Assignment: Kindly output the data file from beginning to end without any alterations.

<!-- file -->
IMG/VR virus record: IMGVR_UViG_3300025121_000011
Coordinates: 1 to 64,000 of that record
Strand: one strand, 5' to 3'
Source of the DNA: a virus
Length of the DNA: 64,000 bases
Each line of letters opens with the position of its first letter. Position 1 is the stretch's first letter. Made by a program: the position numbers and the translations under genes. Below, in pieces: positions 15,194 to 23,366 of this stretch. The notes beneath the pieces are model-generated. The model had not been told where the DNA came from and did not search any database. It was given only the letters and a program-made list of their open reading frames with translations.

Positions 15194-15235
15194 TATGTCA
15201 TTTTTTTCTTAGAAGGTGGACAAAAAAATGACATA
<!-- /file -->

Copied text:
IMG/VR virus record: IMGVR_UViG_3300025121_000011
Coordinates: 1 to 64,000 of that record
Strand: one strand, 5' to 3'
Source of the DNA: a virus
Length of the DNA: 64,000 bases
Each line of letters opens with the position of its first letter. Position 1 is the stretch's first letter. Made by a program: the position numbers and the translations under genes. Below, in pieces: positions 15,194 to 23,366 of this stretch. The notes beneath the pieces are model-generated. The model had not been told where the DNA came from and did not search any database. It was given only the letters and a program-made list of their open reading frames with translations.

Positions 15194-15235
15194 TATGTCA
15201 TTTTTTTCTTAGAAGGTGGACAAAAAAATGACATA